MTV has relaunched a ton of its signature properties as of late, from Jersey Shore to TRL to Yo! MTV Raps. Now, the company plans to launch a studio to bring back even more of the network's beloved shows, like Daria. The plan seem to be shopping them around to other networks, according to the Hollywood Reporter.
The new take on Daria is being developed by writer Grace Edwards, who's known for her work on Unbreakable Kimmy Schmidt and Inside Amy Schumer. According to MTV president Chris McCarthy, the new show will be called Daria & Jodie, and will follow the original's titular character as well as one of her best friends.
"The story she wants to tell of Daria is different, it's about Daria and Jodie and two close friends taking on the world today and what's happening in our culture at large," McCarthy told THR.
As a character, Daria was always apt at social commentary, though she was only vaguely political. She was a typical 90s girl who made cynical jokes about her peers and rebelled against the middle-class suburban values of parents in the way that practically every teenager does. It'll be interesting to see how the show's brand of comedy can survive the injection of earnestness needed to take on "what's happening in our culture at large." For instance: It's nearly impossible to differentiate between a typical episode of Sick, Sad World and our current reality.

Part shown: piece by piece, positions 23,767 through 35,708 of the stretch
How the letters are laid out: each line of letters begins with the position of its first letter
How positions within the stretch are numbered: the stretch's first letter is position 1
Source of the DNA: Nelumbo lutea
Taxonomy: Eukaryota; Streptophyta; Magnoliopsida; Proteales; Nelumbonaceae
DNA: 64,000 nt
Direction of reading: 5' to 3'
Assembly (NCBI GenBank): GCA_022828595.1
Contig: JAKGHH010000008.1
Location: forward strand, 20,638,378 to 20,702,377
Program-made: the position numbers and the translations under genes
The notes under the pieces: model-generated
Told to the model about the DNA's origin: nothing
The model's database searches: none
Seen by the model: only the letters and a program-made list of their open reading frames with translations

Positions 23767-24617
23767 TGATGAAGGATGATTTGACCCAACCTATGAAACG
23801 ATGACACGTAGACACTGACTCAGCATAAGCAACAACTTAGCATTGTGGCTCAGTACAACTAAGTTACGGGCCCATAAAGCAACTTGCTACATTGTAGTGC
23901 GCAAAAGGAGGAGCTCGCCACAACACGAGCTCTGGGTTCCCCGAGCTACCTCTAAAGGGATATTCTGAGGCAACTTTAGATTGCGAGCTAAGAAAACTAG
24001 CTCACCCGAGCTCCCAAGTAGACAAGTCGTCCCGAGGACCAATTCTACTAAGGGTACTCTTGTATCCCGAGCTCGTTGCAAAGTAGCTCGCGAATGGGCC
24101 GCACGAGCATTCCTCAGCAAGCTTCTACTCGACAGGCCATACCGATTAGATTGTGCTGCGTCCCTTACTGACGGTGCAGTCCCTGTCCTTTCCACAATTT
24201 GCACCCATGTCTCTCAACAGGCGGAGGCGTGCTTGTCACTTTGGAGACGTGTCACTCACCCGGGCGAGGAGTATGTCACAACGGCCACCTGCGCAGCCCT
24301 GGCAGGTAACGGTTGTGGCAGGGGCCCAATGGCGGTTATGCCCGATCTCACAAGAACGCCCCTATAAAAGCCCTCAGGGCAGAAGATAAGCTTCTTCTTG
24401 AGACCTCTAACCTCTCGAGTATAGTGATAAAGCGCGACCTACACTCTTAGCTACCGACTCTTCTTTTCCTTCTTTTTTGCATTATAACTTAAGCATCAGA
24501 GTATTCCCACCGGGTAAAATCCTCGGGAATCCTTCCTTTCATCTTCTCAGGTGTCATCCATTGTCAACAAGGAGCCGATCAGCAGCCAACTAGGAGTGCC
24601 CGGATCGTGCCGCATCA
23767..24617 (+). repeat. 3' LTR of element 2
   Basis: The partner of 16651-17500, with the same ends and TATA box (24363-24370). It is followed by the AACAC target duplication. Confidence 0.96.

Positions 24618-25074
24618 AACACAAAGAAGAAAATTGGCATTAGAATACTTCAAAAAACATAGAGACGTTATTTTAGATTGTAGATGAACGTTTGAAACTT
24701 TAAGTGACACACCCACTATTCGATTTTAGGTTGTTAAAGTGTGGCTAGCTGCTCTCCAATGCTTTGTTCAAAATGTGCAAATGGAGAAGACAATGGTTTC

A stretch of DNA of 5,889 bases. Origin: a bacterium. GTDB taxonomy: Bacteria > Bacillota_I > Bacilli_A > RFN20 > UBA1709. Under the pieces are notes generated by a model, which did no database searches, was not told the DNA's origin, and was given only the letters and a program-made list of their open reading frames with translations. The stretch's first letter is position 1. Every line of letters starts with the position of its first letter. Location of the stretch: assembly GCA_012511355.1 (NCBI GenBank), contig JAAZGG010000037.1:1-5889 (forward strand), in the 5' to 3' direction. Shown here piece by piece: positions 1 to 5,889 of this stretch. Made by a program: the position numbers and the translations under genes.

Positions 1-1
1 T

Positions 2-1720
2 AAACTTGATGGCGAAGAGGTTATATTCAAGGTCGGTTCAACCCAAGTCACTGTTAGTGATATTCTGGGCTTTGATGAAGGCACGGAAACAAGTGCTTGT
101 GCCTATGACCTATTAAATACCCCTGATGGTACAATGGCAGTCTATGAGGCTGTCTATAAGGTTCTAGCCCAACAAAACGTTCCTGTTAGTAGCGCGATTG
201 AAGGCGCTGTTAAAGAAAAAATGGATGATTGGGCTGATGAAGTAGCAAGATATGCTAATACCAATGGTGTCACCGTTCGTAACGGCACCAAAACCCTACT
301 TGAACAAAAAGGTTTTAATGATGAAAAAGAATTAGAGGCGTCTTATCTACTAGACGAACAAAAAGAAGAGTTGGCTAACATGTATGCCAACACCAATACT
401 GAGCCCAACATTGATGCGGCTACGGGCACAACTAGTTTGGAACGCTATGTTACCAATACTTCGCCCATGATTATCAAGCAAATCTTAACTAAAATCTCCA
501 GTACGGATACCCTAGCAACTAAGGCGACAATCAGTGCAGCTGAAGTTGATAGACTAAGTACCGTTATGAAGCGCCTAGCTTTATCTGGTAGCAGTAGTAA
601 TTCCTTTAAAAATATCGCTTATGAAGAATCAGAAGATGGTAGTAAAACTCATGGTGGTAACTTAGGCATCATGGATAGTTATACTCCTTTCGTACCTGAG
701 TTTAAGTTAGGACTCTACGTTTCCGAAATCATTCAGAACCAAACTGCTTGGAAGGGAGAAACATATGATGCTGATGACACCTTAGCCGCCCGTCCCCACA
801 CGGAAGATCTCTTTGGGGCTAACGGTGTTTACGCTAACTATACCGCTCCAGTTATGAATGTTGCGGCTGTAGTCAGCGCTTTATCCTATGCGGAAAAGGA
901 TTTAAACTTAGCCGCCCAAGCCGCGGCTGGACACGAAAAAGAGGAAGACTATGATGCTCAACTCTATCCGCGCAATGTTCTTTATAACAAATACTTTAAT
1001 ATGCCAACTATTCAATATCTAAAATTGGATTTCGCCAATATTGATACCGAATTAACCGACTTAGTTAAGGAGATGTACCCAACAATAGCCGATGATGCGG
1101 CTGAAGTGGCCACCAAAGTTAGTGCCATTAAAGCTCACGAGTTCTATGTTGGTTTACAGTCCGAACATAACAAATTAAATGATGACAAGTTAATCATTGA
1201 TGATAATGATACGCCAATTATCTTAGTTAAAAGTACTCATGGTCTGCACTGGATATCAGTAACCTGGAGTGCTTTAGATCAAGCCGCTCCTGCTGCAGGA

Will principal Angela Li leave Lawndale High to run a populist campaign for local office? Will Quinn get woke and decide to leave the Fashion Club for her local DSA chapter? Will Kevin get caught on cell phone video participating in fraternity hazing? All are tantalizing possibilities.
The initial slate of programming for MTV Studios will also include self-improvement reality show Made and animated sci-fi drama Aeon Flux, as previously announced. McCarthy also hinted at the possibility of a new Laguna Beach in the interview, though it doesn't seem like any of the reboots will appear on MTV. McCarthy said they will probably be sold to third-party streaming services like Netflix or Hulu, because not every redeveloped title is right for the traditional cable network.
"If we were to do Daria & Jodie, which is a reimagination of the classic Daria animated series, for us, the best place for it isn't necessarily cable," McCarthy said, "but more with an SVOD [streaming video on demand] partner where we can have better storytelling and allow more flexibility and be able to go deeper than traditional cable may allow."
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